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[ cerca in archivio ] ARCHIVIO STORICO RADICALE
Conferenza Partito radicale
Cicciomessere Roberto - 3 aprile 1991
Industrial conversion of the military sector

Little has been done in these years both to investigate the problems of the industrial conversion of the military sector, and to develop pilot projects in specific departments.

I believe even the committee established in Italy by former Minister Fracanzani has produced no results.

In practice, the only reliable theoretic basis remains that of Seymor Melman. His researches provide us with two indications:

1) the conversion of the military industries is extremely difficult, especially because these industries are organized on the basis of premises that are alien to the market, that is, to the maximization of costs. The buyer in other words disregards the price, and simply wants the weapon to be more "effective" than that of his enemy. To remain in the field of computer science, a computer which continues to operate after having been parachuted both in the desert and in the North Pole does not have many chances of finding purchasers in the civilian market. The situation is even worse in Italy, where the military industry works almost exclusively for the State, and is not even forced to compete with the international competition. For these reasons, it is very difficult to use these industries for civilian production, which must on the contrary find outlets on the market, and thus respond to the criterion of the minimization of costs at the same quality.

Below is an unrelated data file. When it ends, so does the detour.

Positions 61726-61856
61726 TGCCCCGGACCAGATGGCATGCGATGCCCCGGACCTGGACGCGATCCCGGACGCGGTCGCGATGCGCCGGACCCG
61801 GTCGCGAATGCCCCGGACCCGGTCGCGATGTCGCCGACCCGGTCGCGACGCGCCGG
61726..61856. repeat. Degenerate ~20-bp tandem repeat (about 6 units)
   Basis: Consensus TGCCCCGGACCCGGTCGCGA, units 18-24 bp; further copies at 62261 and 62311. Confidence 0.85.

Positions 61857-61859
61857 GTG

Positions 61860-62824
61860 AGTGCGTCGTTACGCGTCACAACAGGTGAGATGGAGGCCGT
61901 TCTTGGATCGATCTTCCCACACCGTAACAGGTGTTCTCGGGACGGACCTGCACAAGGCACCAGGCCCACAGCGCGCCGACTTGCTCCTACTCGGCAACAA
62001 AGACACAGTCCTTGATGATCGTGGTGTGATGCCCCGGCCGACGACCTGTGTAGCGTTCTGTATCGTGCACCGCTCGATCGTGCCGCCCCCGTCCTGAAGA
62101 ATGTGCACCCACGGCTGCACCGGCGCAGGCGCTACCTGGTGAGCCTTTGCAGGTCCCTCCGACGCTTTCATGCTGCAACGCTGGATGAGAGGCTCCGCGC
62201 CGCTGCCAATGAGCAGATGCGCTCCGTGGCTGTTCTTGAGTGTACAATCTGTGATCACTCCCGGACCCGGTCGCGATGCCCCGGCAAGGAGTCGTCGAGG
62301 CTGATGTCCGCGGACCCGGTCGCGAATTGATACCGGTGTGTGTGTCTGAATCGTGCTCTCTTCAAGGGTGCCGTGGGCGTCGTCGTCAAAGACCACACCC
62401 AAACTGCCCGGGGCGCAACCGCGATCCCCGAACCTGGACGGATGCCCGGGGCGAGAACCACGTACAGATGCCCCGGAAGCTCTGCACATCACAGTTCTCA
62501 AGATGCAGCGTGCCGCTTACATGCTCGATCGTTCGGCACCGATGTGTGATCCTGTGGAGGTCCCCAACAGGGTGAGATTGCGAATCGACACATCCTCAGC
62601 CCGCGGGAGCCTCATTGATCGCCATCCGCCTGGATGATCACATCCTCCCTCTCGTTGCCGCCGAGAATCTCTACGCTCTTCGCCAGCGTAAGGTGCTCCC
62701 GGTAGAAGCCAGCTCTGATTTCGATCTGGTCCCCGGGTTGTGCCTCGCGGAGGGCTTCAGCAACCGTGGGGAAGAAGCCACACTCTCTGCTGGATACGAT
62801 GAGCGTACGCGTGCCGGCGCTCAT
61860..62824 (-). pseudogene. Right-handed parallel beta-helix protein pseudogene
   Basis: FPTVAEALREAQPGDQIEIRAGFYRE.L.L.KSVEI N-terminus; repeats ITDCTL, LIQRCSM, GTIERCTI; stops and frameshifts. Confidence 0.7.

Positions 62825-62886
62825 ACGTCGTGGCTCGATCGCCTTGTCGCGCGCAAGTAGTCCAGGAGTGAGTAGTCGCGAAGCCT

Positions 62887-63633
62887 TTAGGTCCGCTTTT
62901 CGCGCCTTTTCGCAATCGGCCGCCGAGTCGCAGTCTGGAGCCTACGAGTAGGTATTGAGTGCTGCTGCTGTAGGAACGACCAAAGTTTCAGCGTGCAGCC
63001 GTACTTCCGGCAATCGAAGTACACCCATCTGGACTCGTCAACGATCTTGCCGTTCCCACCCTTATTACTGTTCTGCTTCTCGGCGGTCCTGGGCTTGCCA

2) On the basis of the previous statement, it can be inferred that the cost for the conversion of the military production is probably unsustainable. The possibility of converting the demand is a more realistic hypothesis. If, for example, the State decided to drastically reduce its expenditure for armaments and increase the expenditure for civilian protection, for the safeguard of the coasts, for the struggle against pollution or to establish task forces against natural and food calamities in the world, sectors such as the shipbuilding, aeronautic and electronic industry would probably find opportunities to achieve a less traumatic conversion from the military to the civilian production. We need only think of Italy and its want of coastal ships, of rescue means, of networks for the sensing in real time of environmental or natural calamities.

These brief indications are given to "subdue" any excessive enthusiasm as regards a professional perspective such as that of converting military industries, which is neither easy nor popular. A useful indication is represented by the draft bill presented by Francesco Rutelli on this subject (ARCHIVE RADICAL PARTY, text No.2385). An important basis for an initiative in such sense is also represented by the motion on conventional non-proliferation, presented at the Chamber of Deputies by all political groups (ARCHIVE RADICAL PARTY, text No.2279), which links the ban of transferring armaments to developing countries to the need for such countries to acquire the technologies necessary for their development.

 
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